Some serious fun for the weekend: the legendary KRS-One performing live, rapping over Vivaldi and Pachelbel.
Forget So or Empty Glass or Radio K.A.O.S.—my new favorite solo follow-up project belongs to ex-Queen guitarist Brian May, who just finished his thesis for the PhD in astrophysics he abandoned in 1974 to pursue international rock stardom. May’s work concerns interplanetary dust clouds—you can find some of his pre-“Fat Bottomed Girls” research here—and, according to the Times, his thesis demonstrates, for the first time, that dust clouds in our own solar system move in the same direction as the planets. Gaudeamus igitur juvenes dum sumus!
By the way, Brian’s blog is a lot of fun.
What happens when that illusory arrow of progress takes a bit of a u-turn?
Today’s exhibit in the zig-zag of music history is Dieterich Buxtehude, who most people only remember as a precursor of Bach, and that Johann Sebastian once hiked 200 miles to hear him play. But that organist’s holiday should tell you something—Buxtehude was pretty famous in his time. He was the organist for the church at Lübeck, and judging by his published compositions, Sundays in Lübeck must have been something. His preludes whip through promiscuous numbers of textures and moods. He thinks nothing of turning a simple chorale prelude into a full-fledged multi-movement dance suite (“Auf meinen lieben Gott,” BuxWV 179—score here). His imitative works are built on unusually angular and ruminative themes. Here’s a particular example: the Fugue in C major, BuxWV 174 (score here). Go on—show this subject to your 18th-Century Counterpoint instructor and see if you pass.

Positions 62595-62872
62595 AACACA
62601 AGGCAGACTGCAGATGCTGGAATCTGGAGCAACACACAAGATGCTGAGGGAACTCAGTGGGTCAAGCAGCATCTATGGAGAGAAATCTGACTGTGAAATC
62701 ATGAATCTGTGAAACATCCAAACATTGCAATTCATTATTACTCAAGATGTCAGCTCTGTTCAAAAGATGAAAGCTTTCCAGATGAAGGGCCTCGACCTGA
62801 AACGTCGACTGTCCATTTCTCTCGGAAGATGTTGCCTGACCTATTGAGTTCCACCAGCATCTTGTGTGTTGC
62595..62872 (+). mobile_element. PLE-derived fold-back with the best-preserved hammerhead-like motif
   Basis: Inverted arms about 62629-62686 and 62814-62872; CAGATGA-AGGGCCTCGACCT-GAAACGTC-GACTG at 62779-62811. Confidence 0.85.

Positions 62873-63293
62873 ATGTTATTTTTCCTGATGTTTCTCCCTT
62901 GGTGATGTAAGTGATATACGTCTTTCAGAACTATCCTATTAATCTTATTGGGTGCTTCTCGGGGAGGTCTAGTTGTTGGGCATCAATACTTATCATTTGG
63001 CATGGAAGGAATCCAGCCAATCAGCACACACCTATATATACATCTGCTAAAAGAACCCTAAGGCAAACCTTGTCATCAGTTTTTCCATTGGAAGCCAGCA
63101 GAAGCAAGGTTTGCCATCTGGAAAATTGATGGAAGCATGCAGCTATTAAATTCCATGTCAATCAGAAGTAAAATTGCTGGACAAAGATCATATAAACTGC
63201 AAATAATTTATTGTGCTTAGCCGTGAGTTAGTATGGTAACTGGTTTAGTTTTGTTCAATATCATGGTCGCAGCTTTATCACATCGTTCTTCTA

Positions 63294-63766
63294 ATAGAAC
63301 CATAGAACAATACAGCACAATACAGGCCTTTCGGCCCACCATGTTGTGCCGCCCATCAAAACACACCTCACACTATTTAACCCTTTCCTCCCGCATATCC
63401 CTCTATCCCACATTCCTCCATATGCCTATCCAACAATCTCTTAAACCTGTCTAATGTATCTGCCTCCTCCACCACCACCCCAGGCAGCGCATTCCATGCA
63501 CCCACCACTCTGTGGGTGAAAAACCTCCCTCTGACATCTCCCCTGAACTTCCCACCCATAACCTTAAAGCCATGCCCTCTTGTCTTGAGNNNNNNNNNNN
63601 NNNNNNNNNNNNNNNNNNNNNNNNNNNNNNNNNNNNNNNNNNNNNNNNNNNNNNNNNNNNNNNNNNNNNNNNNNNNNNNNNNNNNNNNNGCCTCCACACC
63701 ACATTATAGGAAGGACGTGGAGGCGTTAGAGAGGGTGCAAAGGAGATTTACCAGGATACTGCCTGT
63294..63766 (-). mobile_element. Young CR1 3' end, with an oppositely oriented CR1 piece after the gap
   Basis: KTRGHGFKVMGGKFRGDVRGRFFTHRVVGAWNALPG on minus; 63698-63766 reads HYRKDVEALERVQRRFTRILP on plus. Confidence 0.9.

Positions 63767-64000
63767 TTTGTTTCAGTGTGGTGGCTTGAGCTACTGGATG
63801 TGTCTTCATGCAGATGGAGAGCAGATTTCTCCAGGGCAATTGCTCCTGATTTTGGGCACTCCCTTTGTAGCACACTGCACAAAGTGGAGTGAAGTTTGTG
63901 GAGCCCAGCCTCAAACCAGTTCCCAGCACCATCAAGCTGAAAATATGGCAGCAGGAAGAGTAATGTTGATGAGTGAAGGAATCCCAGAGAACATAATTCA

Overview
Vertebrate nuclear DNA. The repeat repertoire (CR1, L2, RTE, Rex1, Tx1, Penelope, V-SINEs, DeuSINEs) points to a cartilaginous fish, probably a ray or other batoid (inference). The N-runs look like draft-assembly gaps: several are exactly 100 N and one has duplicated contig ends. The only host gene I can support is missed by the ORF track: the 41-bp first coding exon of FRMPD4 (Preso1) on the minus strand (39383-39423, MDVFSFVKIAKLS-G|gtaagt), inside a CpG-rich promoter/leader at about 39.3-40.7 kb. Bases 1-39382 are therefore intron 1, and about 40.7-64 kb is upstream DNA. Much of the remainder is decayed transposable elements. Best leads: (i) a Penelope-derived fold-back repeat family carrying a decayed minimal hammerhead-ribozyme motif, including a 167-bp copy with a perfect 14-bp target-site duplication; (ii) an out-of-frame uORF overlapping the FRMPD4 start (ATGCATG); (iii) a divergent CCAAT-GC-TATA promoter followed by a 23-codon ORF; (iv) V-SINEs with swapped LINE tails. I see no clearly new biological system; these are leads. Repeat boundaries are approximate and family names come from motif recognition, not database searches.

Break out the red pen—too long, too jumpy, too harmonically ambiguous (eight notes in, and he’s making the tonic sound like the dominant). But it’s the final cadence that’s really far out: Buxtehude just hangs on to that tonic triad in the face of all kinds of diatonic dissonance from the bass.
Now Bach certainly had his wild moments, but I can’t think of anything near that crazy. In just about every one of his organ works, in fact, Buxtehude tosses off some musical inspiration—a melodic turn, a clash of harmonies, an unprepared jump-cut to an entirely new texture and tempo—that Bach would have at least thought twice about.